God, AIDS, Africa & HOPE

pensées of a Catholic priest

May days and US blues

It is the time of the year – May and the prestigious Ball of HOPE is on again – this year with Nevio Passaro as a special guest coming from Germany to entertain those lucky to have a ticket. A sold out event is always a dream for the organizers and also this year we are indeed full to capacity. The Southern African – German Chamber of Commerce and HOPE Cape Town celebrating 15 years of the Ball of HOPE, 15 years of HOPE Cape Town Association and 10 years of HOPE Cape Town Trust. Time is indeed flying and it seems yesterday when we started humbly with opening the ward G7 at Tygerberg Children’s Hospital. Was it at the beginning important to have a ward dedicated to infectious diseases and to administer treatment – in those days government were battling anti-retrovirals as poison – so is the scenario now completely different. The mother to child transmission rate is down to 5% but could be pressed further down to under 1%. People on anti-retroviral treatment are staying healthy longer and longer – but still HIV is a major contributor to the death toll of South Africa. All the prevention work has not cut down the new infection rate the way it was expected – so the status quo of HIV in South Africa is still remaining a mixed one.
15 years of HOPE Cape Town Association also means 15 years of support from so many different people, some being members of the HOPE family since interception of the project, others have come and gone and many are joining in our days. They are all a blessing for those HOPE Cape Town is able to assist in getting a life back with the possibility of a good future.
But “balls” are not falling from heaven – preparation is hard work and bringing together great entertainment, good food and all the logistics coming with it seems every year to be a never-ending story. That the AGM of the HOPE Cape Town Trust is the very same day of the Ball of HOPE makes this day even more challenging.

If you live in South Africa welcome to watch Expresso Show on SABC 2 Friday, 6th of May in the morning and watch Katlego Maboe, our HOPE Cape Town Goodwill Ambassador performing with Nevio Passaro from Germany. So you get a glimpse of what to expect at the Ball of HOPE 2016.

But May is not only marked by this local event, HOPE Cape Town is adding a new sister entity called “HOPE Cape Town USA” which was founded in Dallas Texas some weeks ago. I will fly to the first directors meeting mid May and if you read this blog and live in or around Dallas, New York, Los Angeles, Chicago or New Jersey and you want to help, assist, meet up – just let me know and we will get in touch. The HOPE family is growing and being a HOPE ambassador is a worthwhile cause. Spread the word, make connections, support those living here in South Africa with little hope for a bride future. HIV, TB and related illnesses, connected with poverty, unemployment, weak education is a recipe for disaster, not only in a personal life but at the end for a society as a whole. You can make a difference in the life of others – count your blessings and pass on some to those without/.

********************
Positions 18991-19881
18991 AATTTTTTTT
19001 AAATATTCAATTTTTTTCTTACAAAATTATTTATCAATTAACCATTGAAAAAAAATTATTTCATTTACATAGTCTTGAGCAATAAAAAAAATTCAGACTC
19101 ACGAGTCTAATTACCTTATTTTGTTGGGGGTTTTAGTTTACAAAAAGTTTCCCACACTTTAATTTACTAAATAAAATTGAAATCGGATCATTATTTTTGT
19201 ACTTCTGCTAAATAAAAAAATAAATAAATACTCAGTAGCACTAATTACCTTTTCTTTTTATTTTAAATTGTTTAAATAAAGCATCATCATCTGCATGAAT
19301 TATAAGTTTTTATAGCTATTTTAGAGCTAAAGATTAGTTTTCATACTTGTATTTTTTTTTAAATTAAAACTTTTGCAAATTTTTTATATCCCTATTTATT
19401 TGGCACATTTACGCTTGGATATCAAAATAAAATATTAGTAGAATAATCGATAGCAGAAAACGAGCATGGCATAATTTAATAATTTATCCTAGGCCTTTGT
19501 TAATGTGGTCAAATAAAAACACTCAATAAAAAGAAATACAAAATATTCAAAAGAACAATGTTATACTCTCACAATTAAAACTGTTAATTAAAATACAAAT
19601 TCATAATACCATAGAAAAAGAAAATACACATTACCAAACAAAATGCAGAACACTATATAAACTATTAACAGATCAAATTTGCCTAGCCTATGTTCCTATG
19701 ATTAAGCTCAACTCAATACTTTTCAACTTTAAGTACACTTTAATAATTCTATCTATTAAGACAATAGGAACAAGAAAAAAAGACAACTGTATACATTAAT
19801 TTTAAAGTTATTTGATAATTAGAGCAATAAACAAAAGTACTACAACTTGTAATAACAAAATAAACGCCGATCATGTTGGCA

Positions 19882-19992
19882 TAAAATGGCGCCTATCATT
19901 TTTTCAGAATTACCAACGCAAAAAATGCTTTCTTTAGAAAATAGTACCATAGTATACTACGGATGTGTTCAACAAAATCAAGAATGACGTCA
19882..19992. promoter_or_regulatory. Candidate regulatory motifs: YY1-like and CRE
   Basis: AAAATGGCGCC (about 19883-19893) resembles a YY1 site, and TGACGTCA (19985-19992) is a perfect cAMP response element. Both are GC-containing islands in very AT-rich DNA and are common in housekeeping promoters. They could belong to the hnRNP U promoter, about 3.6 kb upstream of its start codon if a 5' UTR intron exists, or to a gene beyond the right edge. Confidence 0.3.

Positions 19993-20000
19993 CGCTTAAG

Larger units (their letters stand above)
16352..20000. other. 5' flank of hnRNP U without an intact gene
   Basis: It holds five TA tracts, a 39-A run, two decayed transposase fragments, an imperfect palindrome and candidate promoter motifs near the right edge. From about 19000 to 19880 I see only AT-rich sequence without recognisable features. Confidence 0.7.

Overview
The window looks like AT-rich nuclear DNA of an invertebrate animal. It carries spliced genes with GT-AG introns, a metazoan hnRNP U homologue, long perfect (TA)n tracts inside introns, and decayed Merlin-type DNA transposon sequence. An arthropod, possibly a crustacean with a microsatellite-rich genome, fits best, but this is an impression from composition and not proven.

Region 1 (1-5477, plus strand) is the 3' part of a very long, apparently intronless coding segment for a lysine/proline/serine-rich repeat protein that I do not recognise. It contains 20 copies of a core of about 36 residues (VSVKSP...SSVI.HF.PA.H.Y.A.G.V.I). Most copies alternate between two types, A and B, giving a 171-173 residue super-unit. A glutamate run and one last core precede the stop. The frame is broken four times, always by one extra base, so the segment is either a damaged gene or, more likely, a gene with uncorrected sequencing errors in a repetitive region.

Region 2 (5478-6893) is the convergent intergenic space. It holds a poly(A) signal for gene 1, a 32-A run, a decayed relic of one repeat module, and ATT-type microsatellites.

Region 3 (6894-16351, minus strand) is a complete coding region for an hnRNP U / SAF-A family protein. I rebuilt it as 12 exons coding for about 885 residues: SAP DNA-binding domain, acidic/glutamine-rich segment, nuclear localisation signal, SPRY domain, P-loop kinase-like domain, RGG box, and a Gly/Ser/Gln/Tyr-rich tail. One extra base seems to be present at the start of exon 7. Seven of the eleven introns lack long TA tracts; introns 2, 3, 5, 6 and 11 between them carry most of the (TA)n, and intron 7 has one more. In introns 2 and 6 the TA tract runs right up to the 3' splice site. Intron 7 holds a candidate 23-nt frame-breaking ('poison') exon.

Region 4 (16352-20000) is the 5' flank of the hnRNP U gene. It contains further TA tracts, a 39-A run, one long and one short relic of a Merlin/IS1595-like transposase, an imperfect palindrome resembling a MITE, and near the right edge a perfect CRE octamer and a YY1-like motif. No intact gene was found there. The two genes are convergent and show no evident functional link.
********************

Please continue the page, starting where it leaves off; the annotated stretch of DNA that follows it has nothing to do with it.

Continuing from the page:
Filed under: HOPE Cape Town Association, HOPE Cape Town Association & Trust, HOPE Cape Town Association & Trust, Networking, SA-German Chamber of Commerce & Industry, Society and living environment, South Africa, , , , , , , , , , , , , , , , , , , , , , , , ,

8 policemen and 11 days

What do you expect from the police when you are robbed and all your belongings you carry with you are stolen? Right: to go to the police station and lay charge and get a case number. That’s the theory but it seems that even that simple truth is not always working properly in South Africa.

One of our HOPE Community Health Workers was robbed on the street and with all her belongings also the new tablet just received was taken from her. The tablet, a donation from the Consulate General in Cape Town was insured and so it seemed to be a clear-cut case besides the trauma of being robbed: to go to the Police Station and report the incident and to get the case number for the insurance company. Not so with the South African Police Force. According to them, a tablet can only be reported stolen if one has the number of the SIM Card inserted into the tablet. But what happens if you don’t have a SIM card because your tablet should work only with wireless and there is no need for a SIM card. Well, according to the police their form has a field requiring the SIM card number and the consequences are clear: no SIM Card – no robbery case number.